*When you let a machine learn too much, it may happen that it will do worse. It is just like us – as human being – start forgetting things, or even go crazy, when we are forced to study excessively.*

All jokes aside, I am having some chances to play with deep and (reasonably) big neural network, and I just found out what have been said above.

In the first experiment, I trained a feed forward neural network on MNIST. The net has 3 hidden layers with 1024 – 1024 – 2048 hidden units, fully connected, trained by stochastic gradient descent with momentum, L2 weight decay and decaying learning rate. The cost function is Cross Entropy. The net is similar to the one described here, but 2 layer deeper. The number of errors on training/validation/test sets are displayed in the figure below

It gone wild, eventually. After 700*2000 = 1400000 iterations, the number of errors jumped to almost 10000, which is 99% of the test set. The more we train it, the more stupid it is.

Looking into the few first iterations, it can be seen that the net was actually learning well. The number of errors kept steadily decreasing, and after 50*2000=10000 iterations, the net achieves a reasonably good performance with around 170 errors on the test set. Remember that the best result reported so far on MNIST (without applying any data augmentation trick) is 160 errors. This is just to say that to obtain a competitive result on MNIST is quite simple with deep neural network.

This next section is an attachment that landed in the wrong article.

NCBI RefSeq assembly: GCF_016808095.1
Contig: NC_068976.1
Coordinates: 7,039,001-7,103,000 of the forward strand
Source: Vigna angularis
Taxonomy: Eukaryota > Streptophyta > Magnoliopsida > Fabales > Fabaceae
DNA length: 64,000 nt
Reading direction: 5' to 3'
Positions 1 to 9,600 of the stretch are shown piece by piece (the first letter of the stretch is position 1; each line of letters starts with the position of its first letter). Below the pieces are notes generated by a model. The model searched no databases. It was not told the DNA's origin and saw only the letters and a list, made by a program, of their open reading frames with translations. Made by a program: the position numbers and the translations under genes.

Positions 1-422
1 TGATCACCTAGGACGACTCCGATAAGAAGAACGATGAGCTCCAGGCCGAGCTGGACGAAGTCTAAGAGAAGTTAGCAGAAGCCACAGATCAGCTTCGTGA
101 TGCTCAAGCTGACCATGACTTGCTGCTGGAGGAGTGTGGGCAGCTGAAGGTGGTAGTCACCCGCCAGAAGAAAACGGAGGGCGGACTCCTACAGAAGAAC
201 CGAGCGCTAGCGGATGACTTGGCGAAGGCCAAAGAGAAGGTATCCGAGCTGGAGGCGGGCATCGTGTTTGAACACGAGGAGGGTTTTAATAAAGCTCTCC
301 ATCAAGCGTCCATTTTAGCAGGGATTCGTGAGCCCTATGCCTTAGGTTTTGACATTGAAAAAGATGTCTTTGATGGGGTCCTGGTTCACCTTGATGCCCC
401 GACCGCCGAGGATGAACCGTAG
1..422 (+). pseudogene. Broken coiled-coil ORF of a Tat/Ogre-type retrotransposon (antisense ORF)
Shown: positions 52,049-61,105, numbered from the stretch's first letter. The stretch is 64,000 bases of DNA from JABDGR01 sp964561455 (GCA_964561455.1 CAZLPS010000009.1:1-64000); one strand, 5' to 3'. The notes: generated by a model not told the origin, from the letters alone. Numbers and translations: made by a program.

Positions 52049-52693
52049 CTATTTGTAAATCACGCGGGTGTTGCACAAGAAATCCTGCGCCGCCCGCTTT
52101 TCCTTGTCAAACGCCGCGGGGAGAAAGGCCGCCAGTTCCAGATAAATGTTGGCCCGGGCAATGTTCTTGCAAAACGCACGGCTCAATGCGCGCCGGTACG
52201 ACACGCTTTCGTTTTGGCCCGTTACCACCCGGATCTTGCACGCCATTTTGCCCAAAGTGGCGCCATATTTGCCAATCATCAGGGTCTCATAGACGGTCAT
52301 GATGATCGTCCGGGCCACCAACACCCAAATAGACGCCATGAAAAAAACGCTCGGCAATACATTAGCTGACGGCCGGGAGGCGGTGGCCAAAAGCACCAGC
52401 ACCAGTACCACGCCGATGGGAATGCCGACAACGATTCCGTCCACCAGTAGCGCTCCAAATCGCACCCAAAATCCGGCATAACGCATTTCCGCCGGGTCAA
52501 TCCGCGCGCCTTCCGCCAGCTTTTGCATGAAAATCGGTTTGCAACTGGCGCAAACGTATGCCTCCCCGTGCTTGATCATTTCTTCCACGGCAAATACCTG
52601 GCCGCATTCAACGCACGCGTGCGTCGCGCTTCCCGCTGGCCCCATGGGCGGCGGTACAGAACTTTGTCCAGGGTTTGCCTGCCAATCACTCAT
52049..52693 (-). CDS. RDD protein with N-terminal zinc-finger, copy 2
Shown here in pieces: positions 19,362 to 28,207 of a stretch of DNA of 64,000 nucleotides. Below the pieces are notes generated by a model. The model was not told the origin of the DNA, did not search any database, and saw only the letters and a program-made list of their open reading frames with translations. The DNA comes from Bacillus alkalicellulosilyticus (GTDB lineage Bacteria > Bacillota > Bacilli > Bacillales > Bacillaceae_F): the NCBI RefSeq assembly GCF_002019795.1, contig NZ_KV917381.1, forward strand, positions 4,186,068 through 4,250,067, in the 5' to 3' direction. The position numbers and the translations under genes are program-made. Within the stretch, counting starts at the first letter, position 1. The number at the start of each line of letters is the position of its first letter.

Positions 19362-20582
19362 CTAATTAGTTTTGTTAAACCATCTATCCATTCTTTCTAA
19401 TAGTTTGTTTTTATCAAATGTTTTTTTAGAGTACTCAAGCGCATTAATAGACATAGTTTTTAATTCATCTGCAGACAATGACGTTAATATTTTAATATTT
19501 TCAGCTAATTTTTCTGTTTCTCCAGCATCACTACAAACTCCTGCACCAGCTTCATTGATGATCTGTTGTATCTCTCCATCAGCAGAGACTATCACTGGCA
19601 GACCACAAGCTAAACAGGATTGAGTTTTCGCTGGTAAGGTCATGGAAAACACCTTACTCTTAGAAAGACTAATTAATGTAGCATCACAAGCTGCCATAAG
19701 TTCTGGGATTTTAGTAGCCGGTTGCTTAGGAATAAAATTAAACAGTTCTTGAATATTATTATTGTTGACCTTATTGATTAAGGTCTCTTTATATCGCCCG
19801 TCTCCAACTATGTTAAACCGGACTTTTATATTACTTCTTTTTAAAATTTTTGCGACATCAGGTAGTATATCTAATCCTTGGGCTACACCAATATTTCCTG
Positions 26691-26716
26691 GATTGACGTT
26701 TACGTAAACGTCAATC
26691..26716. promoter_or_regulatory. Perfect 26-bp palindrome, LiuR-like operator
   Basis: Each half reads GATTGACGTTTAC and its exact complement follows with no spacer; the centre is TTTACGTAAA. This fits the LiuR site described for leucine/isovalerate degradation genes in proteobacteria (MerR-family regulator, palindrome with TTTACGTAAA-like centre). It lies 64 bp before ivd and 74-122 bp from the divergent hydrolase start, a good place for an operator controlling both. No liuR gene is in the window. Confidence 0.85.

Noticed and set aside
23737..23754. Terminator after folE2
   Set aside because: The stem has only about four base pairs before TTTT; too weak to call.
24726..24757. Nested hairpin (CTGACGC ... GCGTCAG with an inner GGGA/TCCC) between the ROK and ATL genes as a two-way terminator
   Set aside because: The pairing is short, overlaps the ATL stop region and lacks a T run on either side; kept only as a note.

But what the heck was happening after 1400000 iterations? Why did the error increase wildly like this? While backpropagation (and stochastic gradient descent) ensures that the more we learn, the more we decrease the error, or at least stay at the current best state. But why it went worse in this case?

Well, the reason is that I used L2 weight decay. After training for a while, the Cross Entropy falls to a local optimum and the net stops learning. However the L2 weight regularization is still there, so the net just keeps pushing all the weights toward zeros. After some points, this will just totally ruin the net.

I then performed another experiment with the same network architecture, but I used dropout as the regularization method, and another weight norm technique. I got very similar behavior

The net just went wild after a while. Looking into the first few steps, we can see that with dropout, the training error decreases more slowly, and the test error approaches very close to 160, which is the best reported result. It shows that our network has been overfitted, but different regularization methods seems to be powerful in controlling the behavior of the net. Of course in any case, we can manually stop the training process and select the “just-right” model, or even stop-early and pick a good model after very few first steps.

The nice thing is that, thanks to the recently public library for training NN on GPU called deepnet, all of those experiments did not take much time. Actually it took only 5 minutes to complete the first 80*2000 = 160000 iterations. After that much iterations, the network was already well-trained.

So the moral of the story is do not study too much, or it might drive you crazy, just like a neural net being over-trained.

Reblogged this on Khuram Ali.